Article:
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United States Department of Agriculture

Agricultural Research Service

Research Project: BIOLOGICALLY BASED WEED MANAGEMENT: FUNDAMENTAL RESEARCH ON DORMANCY AND THE GENETICS OF WEEDS Title: Cloning and characterization of a critical meristem developmental gene (EeSTM) from leafy spurge (Euphorbia esula)

Authors
item Varanasi, Vijaya - NORTH DAKOTA STATE UNIV
item Slotta, Tracey - HOOD COLLEGE
item Horvath, David

Submitted to: Weed Science
Publication Type: Review Article
Publication Acceptance Date: March 31, 2008
Publication Date: July 1, 2008
Citation: Varanasi, V., Slotta, T., Horvath, D.P. 2008. Cloning and characterization of a critical meristem developmental gene (EeSTM) from leafy spurge (Euphorbia esula). Weed Science. 56:490-495. DOI:10.1614/WS-07-192.1.

Interpretive Summary: We have cloned and characterized a gene named SHOOTMERISTEMLESS that is needed for meristem development and growth from the invasive perennial weed leafy spurge. The gene is named SHOOTMERISTEMLESS because when it is mutated, plants only produce hypocotyls and do not form shoots. When we looked at the region of the gene (called the promoter) that causes it to be turned on and off, we discovered several short sequences that may play a role in the regulation of this gene. One sequence in particular was shown to be similar to a sequence previously known to cause gene expression in roots. We suggest that because SHOOTMERISTEMLESS is required for bud development, the expression of this gene in the roots of leafy spurge explains why leafy spurge produces buds on its roots, and may provde a novel target that could be used to inhibit bud formation and help control this weed.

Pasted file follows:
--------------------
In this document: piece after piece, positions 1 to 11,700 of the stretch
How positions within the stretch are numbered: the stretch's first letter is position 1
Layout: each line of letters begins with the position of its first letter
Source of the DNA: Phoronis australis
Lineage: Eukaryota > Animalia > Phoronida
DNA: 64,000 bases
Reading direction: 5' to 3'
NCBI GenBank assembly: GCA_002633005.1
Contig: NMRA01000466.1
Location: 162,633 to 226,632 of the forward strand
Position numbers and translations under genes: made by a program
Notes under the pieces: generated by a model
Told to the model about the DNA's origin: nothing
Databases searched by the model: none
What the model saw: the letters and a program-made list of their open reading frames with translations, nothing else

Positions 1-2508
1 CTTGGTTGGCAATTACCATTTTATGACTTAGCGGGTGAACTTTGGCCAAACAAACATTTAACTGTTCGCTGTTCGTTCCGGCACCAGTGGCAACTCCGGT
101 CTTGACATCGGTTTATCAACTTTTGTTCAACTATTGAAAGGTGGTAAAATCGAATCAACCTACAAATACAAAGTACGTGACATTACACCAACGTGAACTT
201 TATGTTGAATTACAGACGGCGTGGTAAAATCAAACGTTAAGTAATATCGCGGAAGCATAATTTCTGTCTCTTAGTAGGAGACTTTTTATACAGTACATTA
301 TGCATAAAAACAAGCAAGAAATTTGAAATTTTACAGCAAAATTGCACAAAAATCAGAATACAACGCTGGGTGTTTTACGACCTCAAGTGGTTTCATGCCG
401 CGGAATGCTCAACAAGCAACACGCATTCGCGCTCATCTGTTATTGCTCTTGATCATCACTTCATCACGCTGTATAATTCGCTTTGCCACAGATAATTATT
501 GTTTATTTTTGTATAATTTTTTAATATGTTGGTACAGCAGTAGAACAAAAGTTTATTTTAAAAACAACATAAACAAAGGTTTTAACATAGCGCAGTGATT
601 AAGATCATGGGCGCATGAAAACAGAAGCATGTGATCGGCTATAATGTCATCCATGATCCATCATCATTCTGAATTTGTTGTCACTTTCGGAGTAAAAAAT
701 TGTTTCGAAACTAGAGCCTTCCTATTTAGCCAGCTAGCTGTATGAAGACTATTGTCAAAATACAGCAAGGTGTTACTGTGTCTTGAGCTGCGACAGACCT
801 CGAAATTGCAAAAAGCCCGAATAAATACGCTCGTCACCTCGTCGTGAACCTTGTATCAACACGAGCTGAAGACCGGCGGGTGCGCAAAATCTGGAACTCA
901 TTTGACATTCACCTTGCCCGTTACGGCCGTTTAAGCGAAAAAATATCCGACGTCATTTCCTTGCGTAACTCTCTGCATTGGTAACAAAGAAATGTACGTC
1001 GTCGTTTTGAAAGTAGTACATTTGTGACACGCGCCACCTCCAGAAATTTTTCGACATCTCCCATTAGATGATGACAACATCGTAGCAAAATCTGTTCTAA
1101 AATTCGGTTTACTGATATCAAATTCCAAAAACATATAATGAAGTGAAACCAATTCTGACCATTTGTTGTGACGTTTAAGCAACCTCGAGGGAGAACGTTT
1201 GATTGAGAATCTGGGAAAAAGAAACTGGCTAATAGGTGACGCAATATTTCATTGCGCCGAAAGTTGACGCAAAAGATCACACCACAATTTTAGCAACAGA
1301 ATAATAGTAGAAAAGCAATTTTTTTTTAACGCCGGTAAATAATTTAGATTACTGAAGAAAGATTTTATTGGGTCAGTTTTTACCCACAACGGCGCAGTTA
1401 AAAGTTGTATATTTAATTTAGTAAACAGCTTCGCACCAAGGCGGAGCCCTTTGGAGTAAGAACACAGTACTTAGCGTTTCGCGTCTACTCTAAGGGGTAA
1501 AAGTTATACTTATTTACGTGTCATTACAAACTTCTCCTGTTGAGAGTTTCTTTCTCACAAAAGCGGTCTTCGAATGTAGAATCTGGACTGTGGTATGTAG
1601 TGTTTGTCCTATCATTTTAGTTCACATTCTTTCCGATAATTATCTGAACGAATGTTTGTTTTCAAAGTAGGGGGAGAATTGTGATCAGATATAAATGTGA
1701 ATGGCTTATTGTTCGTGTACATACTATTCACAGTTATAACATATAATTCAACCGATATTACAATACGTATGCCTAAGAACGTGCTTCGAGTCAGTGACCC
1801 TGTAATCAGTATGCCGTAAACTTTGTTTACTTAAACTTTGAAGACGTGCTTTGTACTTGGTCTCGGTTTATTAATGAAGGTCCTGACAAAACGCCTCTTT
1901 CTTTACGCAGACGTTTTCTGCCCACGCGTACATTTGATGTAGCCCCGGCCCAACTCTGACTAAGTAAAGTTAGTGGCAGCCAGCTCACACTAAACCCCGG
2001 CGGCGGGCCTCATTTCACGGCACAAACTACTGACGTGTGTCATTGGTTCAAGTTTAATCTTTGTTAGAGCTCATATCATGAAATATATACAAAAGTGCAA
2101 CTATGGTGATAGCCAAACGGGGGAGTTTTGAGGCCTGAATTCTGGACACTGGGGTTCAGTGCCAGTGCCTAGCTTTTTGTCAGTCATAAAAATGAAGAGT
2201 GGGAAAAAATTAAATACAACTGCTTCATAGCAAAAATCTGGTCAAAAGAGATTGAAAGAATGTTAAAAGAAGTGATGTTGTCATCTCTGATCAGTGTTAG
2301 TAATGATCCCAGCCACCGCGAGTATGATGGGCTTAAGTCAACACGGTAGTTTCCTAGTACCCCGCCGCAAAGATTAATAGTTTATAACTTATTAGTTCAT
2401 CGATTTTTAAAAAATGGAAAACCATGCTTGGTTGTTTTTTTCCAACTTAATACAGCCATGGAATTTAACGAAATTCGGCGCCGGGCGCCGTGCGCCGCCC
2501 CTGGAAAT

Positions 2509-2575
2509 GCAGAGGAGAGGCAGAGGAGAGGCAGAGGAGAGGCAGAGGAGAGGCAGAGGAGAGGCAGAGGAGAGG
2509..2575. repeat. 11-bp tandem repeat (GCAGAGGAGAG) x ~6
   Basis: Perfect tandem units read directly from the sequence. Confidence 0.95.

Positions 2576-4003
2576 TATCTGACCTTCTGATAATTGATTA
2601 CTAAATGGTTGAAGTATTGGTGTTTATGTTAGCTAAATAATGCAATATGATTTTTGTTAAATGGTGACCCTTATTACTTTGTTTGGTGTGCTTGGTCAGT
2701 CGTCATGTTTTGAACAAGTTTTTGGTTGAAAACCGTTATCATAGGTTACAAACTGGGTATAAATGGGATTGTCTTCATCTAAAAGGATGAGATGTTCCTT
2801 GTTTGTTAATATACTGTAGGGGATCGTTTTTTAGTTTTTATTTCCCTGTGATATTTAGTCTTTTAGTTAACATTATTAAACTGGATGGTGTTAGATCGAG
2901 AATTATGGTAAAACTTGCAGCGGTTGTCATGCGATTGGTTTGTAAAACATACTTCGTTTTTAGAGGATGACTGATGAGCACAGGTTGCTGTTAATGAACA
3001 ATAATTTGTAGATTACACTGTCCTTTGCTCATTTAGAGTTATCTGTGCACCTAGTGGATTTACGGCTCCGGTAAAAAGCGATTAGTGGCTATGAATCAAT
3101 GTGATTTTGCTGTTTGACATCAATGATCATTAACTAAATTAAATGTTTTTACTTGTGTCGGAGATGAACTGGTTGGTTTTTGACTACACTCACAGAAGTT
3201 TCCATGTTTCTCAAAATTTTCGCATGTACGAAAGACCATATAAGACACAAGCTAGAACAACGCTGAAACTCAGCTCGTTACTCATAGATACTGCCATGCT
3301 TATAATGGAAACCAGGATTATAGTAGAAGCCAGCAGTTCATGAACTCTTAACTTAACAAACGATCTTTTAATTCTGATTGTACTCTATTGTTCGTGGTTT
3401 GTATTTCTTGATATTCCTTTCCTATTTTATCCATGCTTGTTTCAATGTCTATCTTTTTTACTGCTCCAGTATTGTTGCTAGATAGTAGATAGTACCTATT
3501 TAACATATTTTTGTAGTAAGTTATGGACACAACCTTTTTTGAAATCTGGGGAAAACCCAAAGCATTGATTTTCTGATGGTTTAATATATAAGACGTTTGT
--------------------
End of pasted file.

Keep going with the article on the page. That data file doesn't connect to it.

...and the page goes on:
Technical Abstract: SHOOTMERISTEMLESS (STM) encodes a member of the class I KNOX homeodomain protein family that is required for meristem development and maintenance. We have isolated both genomic and two different cDNA clones of STM from the perennial weed leafy spurge. A comparison to other class I KNOX genes indicates that the EeSTM represent an orthologue of AtSTM and not one of the other Class I KNOX gene family members. 5' Race indicated that the transcription initiation site is close to the start of translation and is conserved between arabidopsis and leafy spurge. Putative cis-acting elements were identified in the EeSTM promoter, including a tuber-specific sucrose-responsive element which could play a major role in the expression of EeSTM in root tissue.

Last Modified: 8/29/2014
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